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Will Any Woman Do? Police, Gender and Rape Victims

NCJ Number
Policing: An International Journal of Police Strategies & Management Volume: 25 Issue: 2 Dated: 2002 Pages: 319-344
Jan Jordan
Date Published
26 pages
In this New Zealand study, 48 women victims of rape and sexual assault expressed their views on the extent to which the gender of the interviewing officer was significant in determining the way in which officers involved in their case interacted with them.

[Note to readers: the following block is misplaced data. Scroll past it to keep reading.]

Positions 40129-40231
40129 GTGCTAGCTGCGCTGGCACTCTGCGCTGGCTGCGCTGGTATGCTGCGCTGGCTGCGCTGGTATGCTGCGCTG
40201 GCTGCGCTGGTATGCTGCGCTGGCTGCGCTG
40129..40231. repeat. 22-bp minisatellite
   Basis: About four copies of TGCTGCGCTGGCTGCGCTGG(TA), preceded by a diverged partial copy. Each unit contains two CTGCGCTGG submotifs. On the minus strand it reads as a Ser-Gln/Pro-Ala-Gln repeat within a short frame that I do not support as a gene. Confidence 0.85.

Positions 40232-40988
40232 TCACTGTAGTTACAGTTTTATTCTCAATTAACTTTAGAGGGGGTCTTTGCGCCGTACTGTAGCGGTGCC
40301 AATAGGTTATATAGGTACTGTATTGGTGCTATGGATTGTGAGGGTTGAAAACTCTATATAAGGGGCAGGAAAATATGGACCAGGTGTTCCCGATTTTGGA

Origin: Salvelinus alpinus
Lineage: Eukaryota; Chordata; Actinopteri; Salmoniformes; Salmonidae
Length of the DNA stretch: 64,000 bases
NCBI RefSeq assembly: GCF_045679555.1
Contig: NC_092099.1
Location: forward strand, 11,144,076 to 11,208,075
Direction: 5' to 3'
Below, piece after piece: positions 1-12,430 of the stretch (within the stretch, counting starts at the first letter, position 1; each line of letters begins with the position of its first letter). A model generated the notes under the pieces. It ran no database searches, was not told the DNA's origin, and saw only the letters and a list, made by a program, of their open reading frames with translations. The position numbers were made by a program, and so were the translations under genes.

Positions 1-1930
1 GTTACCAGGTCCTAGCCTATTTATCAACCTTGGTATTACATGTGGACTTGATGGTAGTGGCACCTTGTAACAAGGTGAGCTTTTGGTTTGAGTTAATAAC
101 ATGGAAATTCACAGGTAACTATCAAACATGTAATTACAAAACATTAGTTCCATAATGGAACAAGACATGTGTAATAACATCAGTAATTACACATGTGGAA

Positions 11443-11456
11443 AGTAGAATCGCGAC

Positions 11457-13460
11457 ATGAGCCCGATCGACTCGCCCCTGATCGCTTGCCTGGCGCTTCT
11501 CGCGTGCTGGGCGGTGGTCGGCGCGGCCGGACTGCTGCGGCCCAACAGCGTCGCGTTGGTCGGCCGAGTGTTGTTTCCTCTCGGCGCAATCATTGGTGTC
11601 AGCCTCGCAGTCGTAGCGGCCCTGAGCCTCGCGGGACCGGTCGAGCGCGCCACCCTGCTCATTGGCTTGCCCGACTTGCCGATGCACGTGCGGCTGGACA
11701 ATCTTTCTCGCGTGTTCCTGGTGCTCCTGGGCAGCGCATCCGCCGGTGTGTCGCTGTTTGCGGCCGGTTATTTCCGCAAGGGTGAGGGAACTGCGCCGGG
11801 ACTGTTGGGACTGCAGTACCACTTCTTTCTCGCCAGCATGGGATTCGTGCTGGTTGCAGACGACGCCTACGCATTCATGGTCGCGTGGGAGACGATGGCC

The cases that were eligible for inclusion in the sample involved any report in 1990-94 by an adult woman victim of rape, unlawful sexual connection, attempted unlawful sexual connection, or inducing or attempting to induce sexual connection by coercion. A total of 48 women were involved in the study. The women were asked to provide detailed comments on every stage of the police reporting and interview process. Attention was given to how the gender of the police officer affected the women's experiences of both reporting and interviewing. The study confirms that gender alone does not guarantee a positive response to rape victims. When deployed to interact with victims of rape, policewomen may or may not exhibit victim empathy, and even when victim empathy is present, it is not sufficient to guarantee sound, professional police practice. Training is a factor, and detectives in New Zealand have voiced the need for fuller police education, not only in specialist interviewing skills, but also in covering the effects of rape on victims testimony, post-traumatic stress disorder, and related concepts. Not only is effective training required, but there must be change within the police organization overall. Inadequate supervision and management of staff, as well as allowing negative practices and attitudes to persist unchecked, can undermine the impact of the most well-informed training packages. 78 references